The Warehouse Chicken Hunter

Last Sunday I was contacted by a local farmer who stated he was having an issue with something preying on his chickens. “I think I have a weasel, the thing’s been killing chickens sporadically, and yesterday my dog cornered it in the wall – it hissed at the dog!” Based on my conversations with the farmer, I’m picturing a weasel sneaking through a hole, or under the fence of a small dilapidated coop in the middle of a field – and I couldn’t have been any more wrong!

I loaded the back of the truck with some 110 and 160 traps, a few weasel boxes, and a couple bags of muskrat hind quarters for bait and headed over to the property. Upon arrival I almost thought I had taken a wrong turn. When I pulled into the property described over the phone I was greeted with your standard farmhouse, with two adjacent warehouse-type buildings that reminded me more of a pair of aviation hangars rather than barns. I met with the farmer, and we proceeded through a narrow side door and dimly lit staircase, down into the basement of one of the buildings to investigate the scene of the crime. The farmer brought me over to a sidewall, loaded with some kind of very old fibrous insulation. I believe it was red wood insulation, but to me, the stuff resembled some kind of moss. The farmer believed the culprit was gaining entry through a rot hole on the exterior, tunneling through this insulation, down the wall to the basement floor and into the coop. The empty cage traps, and makeshift weasel box baited with a rat trap and half eaten can of tuna fish told me this guy was in an all-out battle with this critter, and just about at his wit’s end. Once my flashlight hit the first casualty, I had all the confirmation I needed to determine what I thought we were dealing with.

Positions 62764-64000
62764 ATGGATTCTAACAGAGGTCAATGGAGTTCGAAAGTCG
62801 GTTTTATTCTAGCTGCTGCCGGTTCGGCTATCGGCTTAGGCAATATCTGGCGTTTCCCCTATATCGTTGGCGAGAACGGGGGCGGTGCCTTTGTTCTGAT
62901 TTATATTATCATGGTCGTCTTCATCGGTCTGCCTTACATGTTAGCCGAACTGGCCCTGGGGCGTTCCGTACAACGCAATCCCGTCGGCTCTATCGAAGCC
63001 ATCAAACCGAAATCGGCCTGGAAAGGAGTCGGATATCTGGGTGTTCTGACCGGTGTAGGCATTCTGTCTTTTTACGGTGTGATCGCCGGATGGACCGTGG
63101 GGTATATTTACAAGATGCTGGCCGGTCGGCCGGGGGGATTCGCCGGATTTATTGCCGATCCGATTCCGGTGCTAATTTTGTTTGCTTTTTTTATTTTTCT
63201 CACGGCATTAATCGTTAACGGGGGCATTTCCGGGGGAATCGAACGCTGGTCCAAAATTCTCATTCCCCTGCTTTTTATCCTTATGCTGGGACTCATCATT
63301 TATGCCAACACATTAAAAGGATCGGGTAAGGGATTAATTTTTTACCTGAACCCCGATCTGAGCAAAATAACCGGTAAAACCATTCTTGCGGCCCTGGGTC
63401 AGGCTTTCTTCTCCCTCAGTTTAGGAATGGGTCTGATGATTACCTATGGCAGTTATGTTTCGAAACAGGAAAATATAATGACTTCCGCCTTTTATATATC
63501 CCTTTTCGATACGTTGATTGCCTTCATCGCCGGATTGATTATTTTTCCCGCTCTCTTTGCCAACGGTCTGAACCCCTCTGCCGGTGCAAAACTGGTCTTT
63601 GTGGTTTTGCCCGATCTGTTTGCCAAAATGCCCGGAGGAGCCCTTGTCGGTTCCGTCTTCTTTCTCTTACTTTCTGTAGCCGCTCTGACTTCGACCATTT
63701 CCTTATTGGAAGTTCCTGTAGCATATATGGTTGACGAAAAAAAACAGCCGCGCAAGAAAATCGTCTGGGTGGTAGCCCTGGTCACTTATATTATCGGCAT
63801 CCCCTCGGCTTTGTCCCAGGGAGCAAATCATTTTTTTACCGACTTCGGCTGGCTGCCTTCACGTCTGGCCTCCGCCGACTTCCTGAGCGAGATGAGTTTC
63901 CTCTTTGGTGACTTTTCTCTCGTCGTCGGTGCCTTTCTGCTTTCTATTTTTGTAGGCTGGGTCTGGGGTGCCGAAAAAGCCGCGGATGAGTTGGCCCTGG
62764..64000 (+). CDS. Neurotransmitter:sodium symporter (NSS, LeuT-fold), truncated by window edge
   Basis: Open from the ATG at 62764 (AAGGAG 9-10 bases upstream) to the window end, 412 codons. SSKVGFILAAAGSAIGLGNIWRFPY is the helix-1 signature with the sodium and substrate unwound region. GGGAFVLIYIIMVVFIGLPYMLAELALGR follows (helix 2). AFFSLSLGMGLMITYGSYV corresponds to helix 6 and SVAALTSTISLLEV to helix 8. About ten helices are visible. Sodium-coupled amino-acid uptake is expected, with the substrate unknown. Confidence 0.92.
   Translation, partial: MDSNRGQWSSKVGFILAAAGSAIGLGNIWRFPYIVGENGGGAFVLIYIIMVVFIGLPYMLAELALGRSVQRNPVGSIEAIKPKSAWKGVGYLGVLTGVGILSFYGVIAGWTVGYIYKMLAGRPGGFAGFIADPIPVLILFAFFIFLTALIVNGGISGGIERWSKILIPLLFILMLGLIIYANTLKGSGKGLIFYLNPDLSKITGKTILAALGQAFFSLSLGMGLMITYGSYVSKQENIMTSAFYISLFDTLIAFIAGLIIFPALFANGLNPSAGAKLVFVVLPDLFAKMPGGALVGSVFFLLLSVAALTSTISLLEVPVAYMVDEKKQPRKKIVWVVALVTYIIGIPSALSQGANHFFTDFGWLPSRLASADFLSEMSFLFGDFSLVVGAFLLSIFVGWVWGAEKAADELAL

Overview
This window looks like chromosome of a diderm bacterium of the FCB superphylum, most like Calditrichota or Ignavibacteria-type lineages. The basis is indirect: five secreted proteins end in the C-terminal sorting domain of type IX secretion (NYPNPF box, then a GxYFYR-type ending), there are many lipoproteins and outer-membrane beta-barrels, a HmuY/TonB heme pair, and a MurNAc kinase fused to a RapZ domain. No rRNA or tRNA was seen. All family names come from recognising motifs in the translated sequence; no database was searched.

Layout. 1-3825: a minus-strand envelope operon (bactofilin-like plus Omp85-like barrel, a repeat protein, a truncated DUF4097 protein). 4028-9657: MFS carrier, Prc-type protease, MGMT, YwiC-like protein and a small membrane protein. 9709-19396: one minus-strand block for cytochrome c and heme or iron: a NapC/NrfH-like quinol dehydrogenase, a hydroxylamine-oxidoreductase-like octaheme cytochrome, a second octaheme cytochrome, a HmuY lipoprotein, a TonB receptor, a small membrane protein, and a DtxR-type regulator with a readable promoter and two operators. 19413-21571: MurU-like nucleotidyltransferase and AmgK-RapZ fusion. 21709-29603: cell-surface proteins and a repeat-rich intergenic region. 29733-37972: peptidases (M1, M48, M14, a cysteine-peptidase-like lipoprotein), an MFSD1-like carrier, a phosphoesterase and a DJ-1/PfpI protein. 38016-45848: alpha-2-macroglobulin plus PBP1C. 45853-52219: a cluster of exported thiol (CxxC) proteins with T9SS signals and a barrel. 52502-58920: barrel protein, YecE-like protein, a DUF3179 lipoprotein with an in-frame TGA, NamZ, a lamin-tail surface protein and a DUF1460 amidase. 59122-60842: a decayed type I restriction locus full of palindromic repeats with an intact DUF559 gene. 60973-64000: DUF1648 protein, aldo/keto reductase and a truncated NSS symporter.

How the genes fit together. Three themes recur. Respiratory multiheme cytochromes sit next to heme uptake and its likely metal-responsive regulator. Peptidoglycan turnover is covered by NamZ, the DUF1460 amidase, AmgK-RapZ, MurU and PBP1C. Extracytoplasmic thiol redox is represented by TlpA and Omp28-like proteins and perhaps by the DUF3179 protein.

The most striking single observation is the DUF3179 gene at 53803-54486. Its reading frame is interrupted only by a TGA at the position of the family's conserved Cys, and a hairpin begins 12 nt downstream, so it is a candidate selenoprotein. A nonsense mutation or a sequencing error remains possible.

I walked over to the headless chicken; apparently dragged and partially pulled through a hole in the corner of the coop cage. The body of this chicken was pristine - not a mark or speck of blood on it. The head completely gone, and some of the neck innards were also missing. It looked like the work of the legendary Chupacabra.